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The Dancing Weightlifter From The Olympics Wants You To Know About His Sinking Home

It's his way of bringing attention to the dangers facing Kiribati.

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The athlete's signature dance moves first made an appearance at the 2014 Commonwealth Games.

Staff / Reuters

Katoatau began dancing in celebration at the most recent Commonwealth Games, a competition held every four years between members of the Commonwealth of Nations and their territories. Since then, it's become something of a trademark.

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Most of the island stands a meager two meters above sea level.

David Gray / Reuters

Current estimates say that the capital of Tarawa will be 80% submerged by 2050 due to rising sea levels brought on by global warming.

The rising ocean levels has contaminated the drinking water and fields with salt water.

David Gray / Reuters

The federal budget has money set aside to combat the threat of climate change, but there isn't enough for public services such as education, sanitation, and medical treatment.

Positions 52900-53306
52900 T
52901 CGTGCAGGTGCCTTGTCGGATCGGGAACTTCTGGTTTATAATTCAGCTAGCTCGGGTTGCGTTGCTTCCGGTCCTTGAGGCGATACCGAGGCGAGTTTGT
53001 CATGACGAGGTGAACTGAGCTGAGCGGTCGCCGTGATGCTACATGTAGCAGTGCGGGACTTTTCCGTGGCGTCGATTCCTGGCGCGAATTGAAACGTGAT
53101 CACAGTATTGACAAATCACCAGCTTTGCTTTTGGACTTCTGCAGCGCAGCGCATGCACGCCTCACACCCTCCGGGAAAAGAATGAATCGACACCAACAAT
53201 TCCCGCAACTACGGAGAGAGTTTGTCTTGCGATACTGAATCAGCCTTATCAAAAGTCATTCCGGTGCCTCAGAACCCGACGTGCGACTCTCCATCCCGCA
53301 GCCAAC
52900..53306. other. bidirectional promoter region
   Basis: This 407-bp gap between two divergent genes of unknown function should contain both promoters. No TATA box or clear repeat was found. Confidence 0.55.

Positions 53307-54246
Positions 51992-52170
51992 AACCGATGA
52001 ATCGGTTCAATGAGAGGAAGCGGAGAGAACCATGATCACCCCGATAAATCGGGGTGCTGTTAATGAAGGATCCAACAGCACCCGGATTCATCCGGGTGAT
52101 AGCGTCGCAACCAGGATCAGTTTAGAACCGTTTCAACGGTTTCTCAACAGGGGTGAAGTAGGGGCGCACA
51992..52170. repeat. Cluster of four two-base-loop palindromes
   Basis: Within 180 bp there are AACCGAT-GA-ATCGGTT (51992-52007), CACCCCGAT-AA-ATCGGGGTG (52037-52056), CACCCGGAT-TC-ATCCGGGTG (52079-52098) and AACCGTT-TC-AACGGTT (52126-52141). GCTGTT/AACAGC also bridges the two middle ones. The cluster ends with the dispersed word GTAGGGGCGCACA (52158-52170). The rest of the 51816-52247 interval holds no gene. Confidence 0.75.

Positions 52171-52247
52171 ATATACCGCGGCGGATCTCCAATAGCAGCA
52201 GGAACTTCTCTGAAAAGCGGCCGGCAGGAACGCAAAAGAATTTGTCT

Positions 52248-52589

According to Reuters, Katoatau wrote an open letter to the world in order to raise awareness for the impending doom facing Kiribati.

David Gray / Reuters

The letter was distributed to the Commonwealth Games Federation last year.

With this wish in mind, Katoatau lifts his barbells and dances away with a smile.

Tom Pennington / Getty Images

He may not have taken home the gold at the Rio Olympics, but he's already looking forward to the 2018 Commonwealth Games.

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